Westborough imposes sewer moratorium


Westborough imposes sewer moratorium
Drone photography shows the Westborough Wastewater Treatment Plant. Westborough has implemented a sewer moratorium. (Photo/Tami White)

WESTBOROUGH – It’s official – Westborough will have a sewer moratorium for the next year.

During its meeting on April 9, the Select Board voted to approve the Department of Public Works’ (DPW) request to impose restrictions on new sewer connections and expansions.

In part, the moratorium exists “… to protect the integrity of the town sanitary system by prohibiting new connections, system expansions, and increases in flow for a temporary period of time … to determine whether and upon what terms and conditions such increases in flow may be permitted in the future,” it reads.

At issue is exactly how much flow is being allocated, and how much remains to be allocated. According to DPW Director Chris Payant, the town is allowed up to 2.89 million gallons per day (mgd) of wastewater to flow to the treatment plant, which is also used by Shrewsbury and Hopkinton. The average daily flow for Westborough is 2.27 mgd.

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Over the years, as residential and commercial developments went online and connected to town sewers, the exact amount of flow and allocation became obscured.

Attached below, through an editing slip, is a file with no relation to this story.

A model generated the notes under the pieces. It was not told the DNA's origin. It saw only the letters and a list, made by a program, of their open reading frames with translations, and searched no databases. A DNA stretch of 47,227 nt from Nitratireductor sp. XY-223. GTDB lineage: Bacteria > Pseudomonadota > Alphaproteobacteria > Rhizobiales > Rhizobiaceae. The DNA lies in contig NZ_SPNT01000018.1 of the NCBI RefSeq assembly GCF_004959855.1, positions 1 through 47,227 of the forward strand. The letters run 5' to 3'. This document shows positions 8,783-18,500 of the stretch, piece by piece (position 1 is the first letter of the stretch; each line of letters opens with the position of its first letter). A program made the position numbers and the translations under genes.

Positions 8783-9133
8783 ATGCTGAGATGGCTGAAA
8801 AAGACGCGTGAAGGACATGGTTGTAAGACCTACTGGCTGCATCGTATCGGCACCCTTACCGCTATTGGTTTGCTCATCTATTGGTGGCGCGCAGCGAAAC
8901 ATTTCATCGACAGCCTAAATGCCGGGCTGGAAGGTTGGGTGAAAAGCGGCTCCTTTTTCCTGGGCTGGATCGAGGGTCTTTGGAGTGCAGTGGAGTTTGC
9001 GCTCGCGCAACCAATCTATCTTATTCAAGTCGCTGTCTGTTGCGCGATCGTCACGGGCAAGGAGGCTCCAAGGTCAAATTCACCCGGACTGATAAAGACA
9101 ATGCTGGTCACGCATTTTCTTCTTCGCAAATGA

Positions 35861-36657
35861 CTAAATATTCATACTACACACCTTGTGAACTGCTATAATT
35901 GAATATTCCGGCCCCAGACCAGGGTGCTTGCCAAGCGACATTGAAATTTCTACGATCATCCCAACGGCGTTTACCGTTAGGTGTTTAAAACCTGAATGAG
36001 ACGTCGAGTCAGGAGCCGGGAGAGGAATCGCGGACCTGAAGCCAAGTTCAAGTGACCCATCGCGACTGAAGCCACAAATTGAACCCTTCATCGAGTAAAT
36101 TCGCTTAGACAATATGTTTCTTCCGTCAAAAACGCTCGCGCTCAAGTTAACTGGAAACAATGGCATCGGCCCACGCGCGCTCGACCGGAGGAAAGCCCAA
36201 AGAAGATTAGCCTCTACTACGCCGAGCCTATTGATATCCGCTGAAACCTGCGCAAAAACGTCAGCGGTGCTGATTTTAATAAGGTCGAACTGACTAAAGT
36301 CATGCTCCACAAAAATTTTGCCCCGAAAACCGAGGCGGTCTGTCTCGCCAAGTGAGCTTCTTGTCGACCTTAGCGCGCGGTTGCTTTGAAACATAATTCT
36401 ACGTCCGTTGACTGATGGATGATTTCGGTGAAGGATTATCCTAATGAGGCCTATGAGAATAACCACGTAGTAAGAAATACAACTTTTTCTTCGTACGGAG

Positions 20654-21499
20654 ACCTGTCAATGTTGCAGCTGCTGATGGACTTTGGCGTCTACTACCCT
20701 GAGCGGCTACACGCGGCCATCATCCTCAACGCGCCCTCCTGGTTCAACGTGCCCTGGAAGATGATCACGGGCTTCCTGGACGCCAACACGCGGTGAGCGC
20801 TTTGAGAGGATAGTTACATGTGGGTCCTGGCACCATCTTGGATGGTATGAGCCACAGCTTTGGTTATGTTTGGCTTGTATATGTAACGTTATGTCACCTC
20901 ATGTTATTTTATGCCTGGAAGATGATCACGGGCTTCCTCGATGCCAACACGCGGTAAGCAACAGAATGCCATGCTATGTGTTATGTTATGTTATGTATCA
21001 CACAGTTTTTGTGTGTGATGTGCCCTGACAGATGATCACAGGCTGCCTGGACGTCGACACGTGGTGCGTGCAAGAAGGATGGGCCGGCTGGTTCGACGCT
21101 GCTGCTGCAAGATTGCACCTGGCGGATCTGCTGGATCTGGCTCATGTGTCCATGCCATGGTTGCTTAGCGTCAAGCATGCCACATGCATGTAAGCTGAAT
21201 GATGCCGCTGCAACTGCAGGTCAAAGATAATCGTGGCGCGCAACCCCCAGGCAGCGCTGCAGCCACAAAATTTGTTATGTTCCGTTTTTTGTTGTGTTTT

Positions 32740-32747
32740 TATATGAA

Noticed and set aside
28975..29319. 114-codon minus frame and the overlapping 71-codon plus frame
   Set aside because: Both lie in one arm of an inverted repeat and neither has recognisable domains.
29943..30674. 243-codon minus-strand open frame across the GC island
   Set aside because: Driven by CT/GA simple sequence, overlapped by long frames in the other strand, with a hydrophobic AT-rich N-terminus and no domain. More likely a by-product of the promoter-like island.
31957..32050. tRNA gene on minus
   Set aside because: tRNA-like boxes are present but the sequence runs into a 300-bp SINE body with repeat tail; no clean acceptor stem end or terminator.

“We gave away flow very easily and we didn’t keep track,” said Town Engineer Lisa Allain.

Over the past 18 months, Allain has compiled information on the sewer allocations for each commercial property in town – some of which date back decades. That information is now with a consultant; Payant said a “memo with a table” will be available in June, and a draft will be circulated among town boards.

The moratorium will give the town time to “better understand the problem” and come up with a plan to better allocate sewer flow for residential and commercial properties.

“This is a very complex issue,” said Payant. “It’s not good news, but it needs to be done.”

Some board members were dismayed at voting on a moratorium, but said it was a necessary move.

“The whole thing stinks, but we have to do this,” said Vice Chair Ian Johnson.


The town will allow several exceptions under the new moratorium, including existing single-family residences with a failed septic, per the Board of Health; a change in use that does not increase allocated flow and the expansion of residential dwelling with fewer than four bedrooms and will not exceed four bedrooms.

Exceptions also cover if a property does not use the full amount allocated, and the increase does not exceed allocation. Additionally, there will be an exception if the property is not connected, but the flow allocated through fees or permit doesn’t result in an increase above the allocation.

There will also be an exception for new construction of a residential dwelling with four bedrooms or fewer, and property abuts public way with existing sewer line.


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